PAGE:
Ideally, your pack should weigh between 20-35 pounds for an overnight trip, including your water (which weighs over 2 pounds per liter by itself). A lighter pack lets you move faster and more comfortably. Your backpack is there to help you, not to weigh you down.

Here are the bare essentials to carry along for an overnight backpacking trip in moderate weather:

  • Hydration system/reservoir
  • Towel and washcloth (1 of each, microfiber)
  • Pair of socks
  • Pair of underwear
  • Headlamp (battery-powered, fully charged)
  • Trashbags (small, biodegradable)
  • Prescription medicines
  • First-aid kit
  • Sunscreen and bug spray
  • Toiletries (toothpaste, toothbrush)
  • Compact backpacking cooking set and camping stove
  • Lighter
  • Water filtration kit
  • Odor-proof storage bags
  • Food

If you will be out for longer than overnight or will be hiking in colder weather, expand your pack contents accordingly. But consider carefully everything you decide to take along.

Backpacking is generally known as a smelly activity. You need extra underwear and socks, and that’s about it unless you plan to be out for more than a few days. Learn to live multiple days in the same shirt and pair of pants.

Skip anything bulky, heavy, and unnecessary, like binoculars or a big camera. Don’t bring canned food, glass jars, or high-moisture food that weighs a lot. Learn to love granola, dried fruit, instant noodles, and oatmeal. Your back and feet will thank you for it!

Hiker tying shoelace of hiking boot on foggy highland mountain.

4.  Wear Well-Fitted, Suitable Footwear

Probably the single most essential clothing item for a comfortable backpacking trip is a good pair of hiking shoes suited to the terrain you will be traveling in. Get properly fitted and wear a quality pair of hiking socks.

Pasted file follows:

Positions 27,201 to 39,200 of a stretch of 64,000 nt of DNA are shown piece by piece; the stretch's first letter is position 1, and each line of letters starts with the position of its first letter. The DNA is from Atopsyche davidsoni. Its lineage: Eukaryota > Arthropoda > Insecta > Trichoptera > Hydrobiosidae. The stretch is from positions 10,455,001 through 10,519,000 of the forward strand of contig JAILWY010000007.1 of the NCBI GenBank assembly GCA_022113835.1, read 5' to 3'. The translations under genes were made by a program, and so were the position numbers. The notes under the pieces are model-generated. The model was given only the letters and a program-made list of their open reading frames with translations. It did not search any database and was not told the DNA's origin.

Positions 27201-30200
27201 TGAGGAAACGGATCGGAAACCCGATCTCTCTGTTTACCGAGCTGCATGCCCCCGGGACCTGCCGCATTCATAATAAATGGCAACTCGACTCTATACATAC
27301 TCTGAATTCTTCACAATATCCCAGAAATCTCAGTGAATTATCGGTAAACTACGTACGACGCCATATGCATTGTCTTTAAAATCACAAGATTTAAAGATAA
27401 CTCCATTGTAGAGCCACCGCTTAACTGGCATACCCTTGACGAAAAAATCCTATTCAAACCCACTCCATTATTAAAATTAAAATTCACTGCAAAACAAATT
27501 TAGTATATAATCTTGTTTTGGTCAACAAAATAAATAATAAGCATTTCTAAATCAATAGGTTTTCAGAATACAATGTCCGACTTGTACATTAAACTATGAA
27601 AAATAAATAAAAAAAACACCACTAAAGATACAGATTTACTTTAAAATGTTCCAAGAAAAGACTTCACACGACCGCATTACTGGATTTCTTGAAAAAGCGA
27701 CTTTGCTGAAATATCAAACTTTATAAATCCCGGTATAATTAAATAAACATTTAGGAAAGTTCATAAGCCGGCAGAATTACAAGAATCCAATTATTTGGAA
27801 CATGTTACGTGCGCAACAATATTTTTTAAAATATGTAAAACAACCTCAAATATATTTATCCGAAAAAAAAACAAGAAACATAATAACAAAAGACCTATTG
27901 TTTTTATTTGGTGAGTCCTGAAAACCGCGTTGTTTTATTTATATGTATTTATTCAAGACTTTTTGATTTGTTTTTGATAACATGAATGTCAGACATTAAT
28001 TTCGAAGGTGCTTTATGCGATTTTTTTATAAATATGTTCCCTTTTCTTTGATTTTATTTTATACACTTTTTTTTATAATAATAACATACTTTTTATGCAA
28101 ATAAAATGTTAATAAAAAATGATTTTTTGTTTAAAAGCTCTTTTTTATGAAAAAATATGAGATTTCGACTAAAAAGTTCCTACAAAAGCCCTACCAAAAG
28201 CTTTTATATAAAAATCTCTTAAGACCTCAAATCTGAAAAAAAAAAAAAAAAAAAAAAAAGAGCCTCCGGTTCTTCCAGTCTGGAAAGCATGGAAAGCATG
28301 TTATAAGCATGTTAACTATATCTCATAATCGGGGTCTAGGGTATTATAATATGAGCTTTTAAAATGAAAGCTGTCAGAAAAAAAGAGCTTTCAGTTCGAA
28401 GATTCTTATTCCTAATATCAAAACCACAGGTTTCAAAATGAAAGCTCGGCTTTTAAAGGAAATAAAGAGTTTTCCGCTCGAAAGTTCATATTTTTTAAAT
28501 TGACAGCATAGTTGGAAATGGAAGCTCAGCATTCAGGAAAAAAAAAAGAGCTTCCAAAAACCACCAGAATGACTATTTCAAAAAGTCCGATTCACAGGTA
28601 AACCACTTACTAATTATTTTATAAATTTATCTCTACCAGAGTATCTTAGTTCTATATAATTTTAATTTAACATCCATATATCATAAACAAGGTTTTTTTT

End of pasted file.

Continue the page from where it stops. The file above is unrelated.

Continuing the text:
Above all, break in your boots by walking around in them for at least a day or two before taking them on any length of real hike. Otherwise, you are asking for pain. Your backpacking excursion is the worst possible time to break in new boots. If your boots end up being less comfortable than expected, you have to deal with blisters and sore feet for the entire duration of your trip. That’s a quick way to make your first backpacking experience your last. Save yourself the stress and troubles, and break your boots in ahead of time. You’ll thank us for this.

5.  Pack a Reliable Tent

It’s pretty much the ultimate to be able to sleep outdoors in the fresh air. Choose a tent that fits your frame comfortably and can be put up in near-darkness. Ideally, it should come with a zippered door, windows, and rain cover and be made of durable nylon or similar material.

Young man on a camping trip holding sleeping bag near a mountain lake.

6.  Choose a Lightweight Sleeping Bag and Pad

After a full day of hiking, you need to sleep well to gain strength for the next day’s hike. An extra sleeping pad is advisable, especially if hiking into undeveloped areas that may not offer smooth surfaces. Choose a sleeping bag rated for the temperatures you’ll be hiking in and roomy enough to accommodate your height and width when zippered shut.

Hiker preparing oatmeal porridge outdoors on gas burner.